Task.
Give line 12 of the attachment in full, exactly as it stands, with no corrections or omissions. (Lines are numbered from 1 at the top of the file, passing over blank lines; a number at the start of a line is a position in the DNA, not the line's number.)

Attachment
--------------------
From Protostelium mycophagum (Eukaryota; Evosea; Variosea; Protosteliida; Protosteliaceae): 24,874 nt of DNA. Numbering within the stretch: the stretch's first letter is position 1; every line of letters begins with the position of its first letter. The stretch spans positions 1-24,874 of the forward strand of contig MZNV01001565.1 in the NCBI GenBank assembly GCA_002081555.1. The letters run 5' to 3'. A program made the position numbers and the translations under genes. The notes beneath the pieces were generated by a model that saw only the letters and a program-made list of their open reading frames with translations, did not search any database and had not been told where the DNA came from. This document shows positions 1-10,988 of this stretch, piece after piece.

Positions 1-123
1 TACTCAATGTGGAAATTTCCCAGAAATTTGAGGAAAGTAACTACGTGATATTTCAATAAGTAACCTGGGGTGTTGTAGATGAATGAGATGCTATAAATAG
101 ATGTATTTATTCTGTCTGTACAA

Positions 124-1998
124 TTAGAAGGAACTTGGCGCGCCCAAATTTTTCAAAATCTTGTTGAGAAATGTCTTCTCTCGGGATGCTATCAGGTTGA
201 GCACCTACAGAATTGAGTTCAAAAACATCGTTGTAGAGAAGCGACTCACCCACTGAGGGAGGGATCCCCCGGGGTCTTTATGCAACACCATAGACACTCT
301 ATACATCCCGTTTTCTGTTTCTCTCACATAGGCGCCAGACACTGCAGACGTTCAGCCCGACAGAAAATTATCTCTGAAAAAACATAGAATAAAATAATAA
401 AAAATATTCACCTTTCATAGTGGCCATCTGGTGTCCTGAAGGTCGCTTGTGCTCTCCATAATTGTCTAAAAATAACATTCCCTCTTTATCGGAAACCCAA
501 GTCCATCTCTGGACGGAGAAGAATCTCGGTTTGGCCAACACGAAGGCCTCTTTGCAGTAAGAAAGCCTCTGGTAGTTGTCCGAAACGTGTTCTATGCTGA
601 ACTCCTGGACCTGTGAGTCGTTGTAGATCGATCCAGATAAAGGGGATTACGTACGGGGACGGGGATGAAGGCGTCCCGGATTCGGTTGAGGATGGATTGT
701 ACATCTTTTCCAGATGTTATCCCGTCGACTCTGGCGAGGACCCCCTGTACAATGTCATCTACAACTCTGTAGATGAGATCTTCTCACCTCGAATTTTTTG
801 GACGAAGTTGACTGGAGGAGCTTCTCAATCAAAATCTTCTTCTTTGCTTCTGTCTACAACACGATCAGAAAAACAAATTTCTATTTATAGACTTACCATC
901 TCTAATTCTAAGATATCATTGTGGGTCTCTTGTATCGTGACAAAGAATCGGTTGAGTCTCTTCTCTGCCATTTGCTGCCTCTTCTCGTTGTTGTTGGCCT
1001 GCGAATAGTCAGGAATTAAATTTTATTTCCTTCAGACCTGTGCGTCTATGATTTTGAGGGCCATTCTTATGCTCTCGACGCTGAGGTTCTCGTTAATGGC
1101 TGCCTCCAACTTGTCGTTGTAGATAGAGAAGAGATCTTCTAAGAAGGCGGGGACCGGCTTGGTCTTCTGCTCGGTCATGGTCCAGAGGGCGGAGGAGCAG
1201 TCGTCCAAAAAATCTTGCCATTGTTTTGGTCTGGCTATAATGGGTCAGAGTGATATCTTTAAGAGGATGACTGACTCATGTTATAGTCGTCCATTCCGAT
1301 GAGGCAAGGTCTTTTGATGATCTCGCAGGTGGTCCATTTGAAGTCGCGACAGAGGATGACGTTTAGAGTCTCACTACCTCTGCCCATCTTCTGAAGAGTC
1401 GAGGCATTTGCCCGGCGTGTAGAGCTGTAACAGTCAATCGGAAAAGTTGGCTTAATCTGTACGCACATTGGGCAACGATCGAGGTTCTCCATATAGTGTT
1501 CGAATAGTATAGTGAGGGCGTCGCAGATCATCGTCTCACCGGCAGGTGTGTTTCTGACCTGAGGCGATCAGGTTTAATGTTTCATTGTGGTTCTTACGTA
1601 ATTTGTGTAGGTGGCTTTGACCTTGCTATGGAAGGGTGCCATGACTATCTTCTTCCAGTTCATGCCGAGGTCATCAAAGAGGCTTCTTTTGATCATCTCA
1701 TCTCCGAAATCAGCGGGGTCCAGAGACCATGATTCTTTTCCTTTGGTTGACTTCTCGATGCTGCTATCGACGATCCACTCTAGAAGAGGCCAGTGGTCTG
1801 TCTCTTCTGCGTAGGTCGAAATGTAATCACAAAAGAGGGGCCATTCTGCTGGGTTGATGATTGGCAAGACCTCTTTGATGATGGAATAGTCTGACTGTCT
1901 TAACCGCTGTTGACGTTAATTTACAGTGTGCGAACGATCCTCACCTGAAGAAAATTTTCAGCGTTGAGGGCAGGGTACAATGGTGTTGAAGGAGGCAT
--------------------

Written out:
701 ACATCTTTTCCAGATGTTATCCCGTCGACTCTGGCGAGGACCCCCTGTACAATGTCATCTACAACTCTGTAGATGAGATCTTCTCACCTCGAATTTTTTG